Join David Gassner for an in-depth discussion in this video Understanding the new Spark component framework, part of Flash Builder 4 and Flex 4 New Features.
One of the most important new features of the Flex 4 SDK is a new set of controls and containers, collectively known as the Spark Component Set. Spark Components are used in Flex applications along with a set of older controls and containers that are now referred to as the MX Components. In this chapter, I am going to show you some of the most critical new features of the Spark Component Set. For all the demonstrations in this chapter, I'll use a project that's included with the Exercise files.
I'll select File > Import Flex Project and then from the Exercise files folder, I'll go down to 04_Spark and choose Spark.fxp, and I'll Finish the import. Then I'll open the Spark project, open its source folder and default package and open the default application, AppLayout.mxml. As I described earlier, the Application tag in a new Flex 4 application is an instance of the Spark application component.
I'm going to show you a little bit about the inheritance hierarchy of the Spark Component Set by going into the API Help. I'll place the cursor in the word Application and then press Shift+F2, and that will open the Adobe Community Help application and take me directly to the API Help for the application component. The application component, along with all the other Spark-based components, are members of the Package called spark.components. I'll click that package and show you the complete list.
You'll see many components that have names that repeat names that were used in Flex 3, such as Application, Button, ButtonBar, CheckBox and ComboBox, but you'll also see new components with names you haven't seen before, such as BorderContainer and DataGroup. There are four basic kinds of containers in the Spark Component Set. The first type of container I'd like to talk about is something called a SkinnableContainer. The SkinnableContainer class is a base class.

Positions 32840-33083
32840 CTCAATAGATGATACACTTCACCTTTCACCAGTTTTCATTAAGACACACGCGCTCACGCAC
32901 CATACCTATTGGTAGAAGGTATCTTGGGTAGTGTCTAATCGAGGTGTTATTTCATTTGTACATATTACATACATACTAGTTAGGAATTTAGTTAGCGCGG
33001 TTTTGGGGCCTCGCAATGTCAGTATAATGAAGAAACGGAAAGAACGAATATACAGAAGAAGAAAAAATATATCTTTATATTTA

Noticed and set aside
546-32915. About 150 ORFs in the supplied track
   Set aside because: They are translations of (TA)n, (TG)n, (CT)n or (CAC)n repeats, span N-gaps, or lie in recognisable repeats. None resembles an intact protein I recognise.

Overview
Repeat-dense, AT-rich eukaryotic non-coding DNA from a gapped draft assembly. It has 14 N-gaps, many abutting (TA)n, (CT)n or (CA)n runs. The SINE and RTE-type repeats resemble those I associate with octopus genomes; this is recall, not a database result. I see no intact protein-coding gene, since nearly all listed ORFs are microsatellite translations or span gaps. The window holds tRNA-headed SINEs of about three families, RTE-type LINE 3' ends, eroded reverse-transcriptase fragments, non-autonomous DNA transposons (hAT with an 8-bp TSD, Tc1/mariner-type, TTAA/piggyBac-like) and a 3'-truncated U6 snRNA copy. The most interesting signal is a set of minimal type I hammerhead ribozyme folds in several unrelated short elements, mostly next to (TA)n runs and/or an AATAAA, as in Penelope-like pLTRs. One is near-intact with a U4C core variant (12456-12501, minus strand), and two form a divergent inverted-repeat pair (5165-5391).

There are many new components in the Flex SDK that are subclasses of this base. The Application component is one of them, the BorderContainer, the NavigatorContent Container, which is used inside of view stacks and other navigation containers, the new panel container and the Window container that's used in Adobe AIR applications. With the exception of the BorderContainer, all of these other subclasses are designed to be skinnable; that is, you can create your own custom skin as an mxml component, then bind the skin to the container either of during compilation or at run time.
The BorderContainer is a special instance. It's designed to support visual presentation without creating your own custom skin, using just a set of CSS styles. Going back to the spark.components package, there's another group of containers that's important to know about that are all based on a class called Group. The Group container is a nonskinnable container. It doesn't accept much in the way of cascading style sheets, and it doesn't have the ability to be bound to a custom skin. Instead, the Group class is designed for pure layout.
You have the Group class, the VGroup, for vertical layout, and the HGroup, for horizontal layout. You'll see that there are many other classes that are subclassed from this one, such as the TileGroup and the DataRenderer. Then finally, there are the DataContainers. There is base class called SkinnableDataContainer and then a whole number of classes that are based on the list of style interfaces, such as the List, the DropDownList, and the ComboBox. So, those are the containers that are available in Flex 4.
Finally, there are a whole set of controls. Some of the classic controls you might have used in Flex 3 are re-implemented now, such as the Button, the TextInput and the TextAreaControl. Some other controls that you might have gotten used to in Flex 3, such as the Text control, have been replaced with new versions. I'll talk in some detail about the different text controls that are included in the Flex 4 SDK, but it's worth mentioning now that there are five: the Label control - which has word wrapping, unlike the older MX version, the RichText control, RichEditable text and then ComboControls that include instances of these more low-level controls.
For example, the TextInput control integrates an instance of the RichEditable text control, as does the new TextArea control. So, learning how to use the building blocks of a Flex 4 application, in large part, is all about learning how to use the new Spark Component Set, how to create custom skins and bind them to your spark containers and controls and how to choose between the MX and the Spark versions of controls where there's a choice.
- Understanding MXML namespaces
- Moving classes and components between packages
- Managing templates for new MXML and ActionScript files
- Exploring MXML language changes
- Working with the Spark component framework
- Adding visual controls with CSS, MXML graphics, and custom Spark skins
- Displaying images and dynamic data